From the time he became an apostle, Lee's eventual succession to the church presidency was seen as largely inevitable, as he was almost twenty years younger than any other apostle and succession to the presidency traditionally relies on length of service among the Twelve. Spencer W. Kimball and Ezra Taft Benson soon became apostles as well, followed by Mark E. Petersen in 1944, but Lee was the senior member of the new generation.

Early in his service as an apostle, Lee served on a committee, along with two senior members of the Quorum of the Twelve, with the assignment to simplify church organization and functions.[4] For two decades Lee studied the subject and prepared proposals, but he learned patience while awaiting the right time to implement the reorganizational concepts. The appropriate time came twenty years later when, under the direction of LDS Church president David O. McKay, the Priesthood Correlation Committee was introduced, with Lee as its chairman.[5] Through this committee, a complete restructuring of the church organization occurred in the 1960s, with auxiliary organizations assigned a supporting role under priesthood direction.

According to some historians, Hugh B. Brown petitioned McKay to rescind the policy of excluding people of African ancestry from the priesthood.[6] However, McKay had not felt spiritual impressions that the time was right to do so.[7] Historians observe that Brown continued to seek to reverse the ban "administratively”, but Lee was among those who noted that it was a matter of God making his will known through revelation.[8] In December 1969, Lee initiated a release to church leaders, signed by Brown and N. Eldon Tanner, both serving as counselors in the First Presidency, a statement that supported equal opportunities for civil rights, and that indicated priesthood policy would not change until God revealed it through revelation.[9][10][11]

When McKay died in 1970, Joseph Fielding Smith became church president and Lee was called as First Counselor in the First Presidency. He continued to gain practical experience for what was expected to be a long presidency of his own, given the fact that he was twenty-four years younger than Smith. In 1972, Smith died and Lee became the church's president. Later that year, he organized the Jerusalem Branch and presided over the church's second area conference, held in Mexico.[12]


Lee's presidency proved one of the briefest in the history of the church, lasting from July 7, 1972 to Lee's sudden death due to a fatal pulmonary hemorrhage on December 26, 1973 at age 74. Lee was buried at Salt Lake City Cemetery. Spencer W. Kimball, exactly four years Lee's senior and seen as being in worse health, would lead the church for the next dozen years.


The main library at Brigham Young University was named in Lee's honor after his death.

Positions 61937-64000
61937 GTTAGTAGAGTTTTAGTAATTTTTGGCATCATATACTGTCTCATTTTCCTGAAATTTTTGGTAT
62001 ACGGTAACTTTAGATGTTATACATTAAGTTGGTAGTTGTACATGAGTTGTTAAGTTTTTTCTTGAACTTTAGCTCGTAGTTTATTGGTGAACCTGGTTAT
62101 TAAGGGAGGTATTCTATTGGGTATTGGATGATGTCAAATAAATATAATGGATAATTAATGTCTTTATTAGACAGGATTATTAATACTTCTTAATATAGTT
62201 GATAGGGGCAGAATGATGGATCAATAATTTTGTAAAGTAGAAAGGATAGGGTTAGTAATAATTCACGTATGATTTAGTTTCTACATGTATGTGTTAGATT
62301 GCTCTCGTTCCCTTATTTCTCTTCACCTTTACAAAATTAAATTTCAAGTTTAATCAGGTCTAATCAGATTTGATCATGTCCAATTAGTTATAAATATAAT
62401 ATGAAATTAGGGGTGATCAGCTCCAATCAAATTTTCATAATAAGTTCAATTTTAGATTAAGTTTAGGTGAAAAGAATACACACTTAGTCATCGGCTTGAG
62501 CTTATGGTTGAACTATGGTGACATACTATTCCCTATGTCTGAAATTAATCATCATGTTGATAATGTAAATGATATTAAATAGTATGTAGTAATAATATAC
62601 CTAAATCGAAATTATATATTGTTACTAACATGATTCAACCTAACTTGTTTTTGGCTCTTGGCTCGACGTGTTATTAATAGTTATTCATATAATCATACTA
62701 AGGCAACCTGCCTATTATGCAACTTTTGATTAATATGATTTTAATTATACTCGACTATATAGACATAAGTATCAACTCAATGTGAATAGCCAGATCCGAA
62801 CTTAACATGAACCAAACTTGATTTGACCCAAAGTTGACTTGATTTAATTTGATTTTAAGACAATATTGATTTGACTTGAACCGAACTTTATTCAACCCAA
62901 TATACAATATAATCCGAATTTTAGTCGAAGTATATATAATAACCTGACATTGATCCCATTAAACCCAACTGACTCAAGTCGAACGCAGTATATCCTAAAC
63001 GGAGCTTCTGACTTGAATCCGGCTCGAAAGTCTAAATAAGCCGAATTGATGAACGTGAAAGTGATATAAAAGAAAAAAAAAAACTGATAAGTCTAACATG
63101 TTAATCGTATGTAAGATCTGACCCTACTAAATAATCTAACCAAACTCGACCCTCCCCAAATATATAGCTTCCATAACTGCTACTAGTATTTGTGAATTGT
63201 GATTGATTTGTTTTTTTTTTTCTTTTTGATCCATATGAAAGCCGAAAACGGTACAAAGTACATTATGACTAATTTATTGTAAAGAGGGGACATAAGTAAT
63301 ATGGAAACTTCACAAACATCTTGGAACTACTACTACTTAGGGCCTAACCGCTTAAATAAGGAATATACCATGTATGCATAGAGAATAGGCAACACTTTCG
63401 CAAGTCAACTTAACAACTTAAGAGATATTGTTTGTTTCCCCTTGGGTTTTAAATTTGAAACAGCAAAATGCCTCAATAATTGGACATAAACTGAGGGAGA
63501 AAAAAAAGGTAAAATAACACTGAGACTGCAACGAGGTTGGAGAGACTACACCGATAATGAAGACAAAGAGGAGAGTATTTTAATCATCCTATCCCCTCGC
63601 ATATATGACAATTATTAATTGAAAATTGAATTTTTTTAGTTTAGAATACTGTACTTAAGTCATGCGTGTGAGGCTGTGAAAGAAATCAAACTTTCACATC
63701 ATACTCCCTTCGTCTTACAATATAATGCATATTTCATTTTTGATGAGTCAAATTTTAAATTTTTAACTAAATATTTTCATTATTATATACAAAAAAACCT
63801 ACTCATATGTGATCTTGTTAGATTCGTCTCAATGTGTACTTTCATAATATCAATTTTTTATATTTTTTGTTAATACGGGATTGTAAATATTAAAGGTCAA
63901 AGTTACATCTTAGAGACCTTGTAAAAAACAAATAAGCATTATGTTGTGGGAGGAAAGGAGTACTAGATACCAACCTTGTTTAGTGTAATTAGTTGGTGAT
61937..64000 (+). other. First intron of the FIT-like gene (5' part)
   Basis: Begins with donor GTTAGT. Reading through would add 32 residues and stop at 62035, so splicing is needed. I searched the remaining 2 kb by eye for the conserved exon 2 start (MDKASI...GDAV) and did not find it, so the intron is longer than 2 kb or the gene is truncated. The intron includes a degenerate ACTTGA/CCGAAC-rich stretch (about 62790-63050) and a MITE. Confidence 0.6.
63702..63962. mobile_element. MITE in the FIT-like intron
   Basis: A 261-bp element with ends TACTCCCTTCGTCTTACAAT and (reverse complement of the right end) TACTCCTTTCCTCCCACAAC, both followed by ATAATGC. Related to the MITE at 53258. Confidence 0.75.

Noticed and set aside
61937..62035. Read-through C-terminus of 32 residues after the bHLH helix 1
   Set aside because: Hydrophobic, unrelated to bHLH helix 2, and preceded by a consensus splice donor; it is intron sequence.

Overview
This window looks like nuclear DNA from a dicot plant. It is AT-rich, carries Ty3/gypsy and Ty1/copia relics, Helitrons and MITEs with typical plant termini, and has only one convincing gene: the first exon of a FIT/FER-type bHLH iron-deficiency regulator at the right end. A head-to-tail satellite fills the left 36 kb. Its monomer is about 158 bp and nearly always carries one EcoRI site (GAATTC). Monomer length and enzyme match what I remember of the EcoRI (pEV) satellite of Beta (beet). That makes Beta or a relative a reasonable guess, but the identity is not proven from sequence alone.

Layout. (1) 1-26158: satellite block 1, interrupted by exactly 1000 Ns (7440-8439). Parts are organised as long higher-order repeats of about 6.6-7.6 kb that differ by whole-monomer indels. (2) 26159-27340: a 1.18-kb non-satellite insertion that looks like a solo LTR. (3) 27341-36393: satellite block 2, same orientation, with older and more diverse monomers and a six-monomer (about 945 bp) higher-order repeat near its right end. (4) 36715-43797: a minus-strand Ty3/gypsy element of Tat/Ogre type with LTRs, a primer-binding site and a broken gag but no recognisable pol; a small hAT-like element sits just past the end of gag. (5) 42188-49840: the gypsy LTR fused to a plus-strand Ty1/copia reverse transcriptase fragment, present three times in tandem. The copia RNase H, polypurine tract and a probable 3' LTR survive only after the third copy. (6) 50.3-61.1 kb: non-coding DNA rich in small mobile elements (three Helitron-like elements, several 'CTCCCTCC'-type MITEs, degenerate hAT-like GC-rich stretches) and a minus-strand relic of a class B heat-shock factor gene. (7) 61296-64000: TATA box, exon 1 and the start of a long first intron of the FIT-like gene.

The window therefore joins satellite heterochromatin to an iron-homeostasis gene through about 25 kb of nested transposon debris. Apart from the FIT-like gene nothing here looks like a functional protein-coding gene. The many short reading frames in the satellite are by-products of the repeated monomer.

After his death, a statue of Lee was dedicated at his birthplace. Brigham Young University also honored the former church president by renaming its library after him. The 665,000-square-foot (61,800 m2) Harold B. Lee Library is one of the largest libraries in the western United States and contains 98 miles (158 km) of shelving.

Lee's teachings as an apostle were the 2002 course of study in the LDS Church's Sunday Relief Society and Melchizedek priesthood classes.


  • Lee, Harold B. (1945). Youth and the Church (retitled Decisions for Successful Living). Deseret News.<templatestyles src="Module:Citation/CS1/styles.css"></templatestyles>
  • —— (1974). Stand Ye in Holy Places: Selected Sermons and Writings of President Harold B. Lee. Deseret Book.CS1 maint: numeric names: authors list (link)<templatestyles src="Module:Citation/CS1/styles.css"></templatestyles>
  • —— (1974). Ye Are the Light of the World: Selected Sermons and Writings of President Harold B. Lee. Deseret Book.CS1 maint: numeric names: authors list (link)<templatestyles src="Module:Citation/CS1/styles.css"></templatestyles>
  • —— (1996). Clyde J. Williams (ed.). Teachings of Harold B. Lee, Eleventh President of the Church of Jesus Christ of Latter-day Saints. Bookcraft.CS1 maint: numeric names: authors list (link)<templatestyles src="Module:Citation/CS1/styles.css"></templatestyles>
  • —— (2000). Teachings of Presidents of the Church: Harold B. Lee. The Church of Jesus Christ of Latter-day Saints.CS1 maint: numeric names: authors list (link)<templatestyles src="Module:Citation/CS1/styles.css"></templatestyles> LDS Church publication number 35892.



External links

Media related to Harold B. Lee at Wikimedia Commons

The Church of Jesus Christ of Latter-day Saints titles
Preceded by
Joseph Fielding Smith
President of the Church
July 7, 1972 – December 26, 1973
Succeeded by
Spencer W. Kimball
President of the Quorum of the Twelve Apostles
January 23, 1970 – July 7, 1972
Preceded by
Hugh B. Brown
First Counselor in the First Presidency
January 23, 1970 – July 2, 1972
Succeeded by
N. Eldon Tanner
Preceded by
Sylvester Q. Cannon
Quorum of the Twelve Apostles
April 10, 1941 – July 7, 1972
Succeeded by
Spencer W. Kimball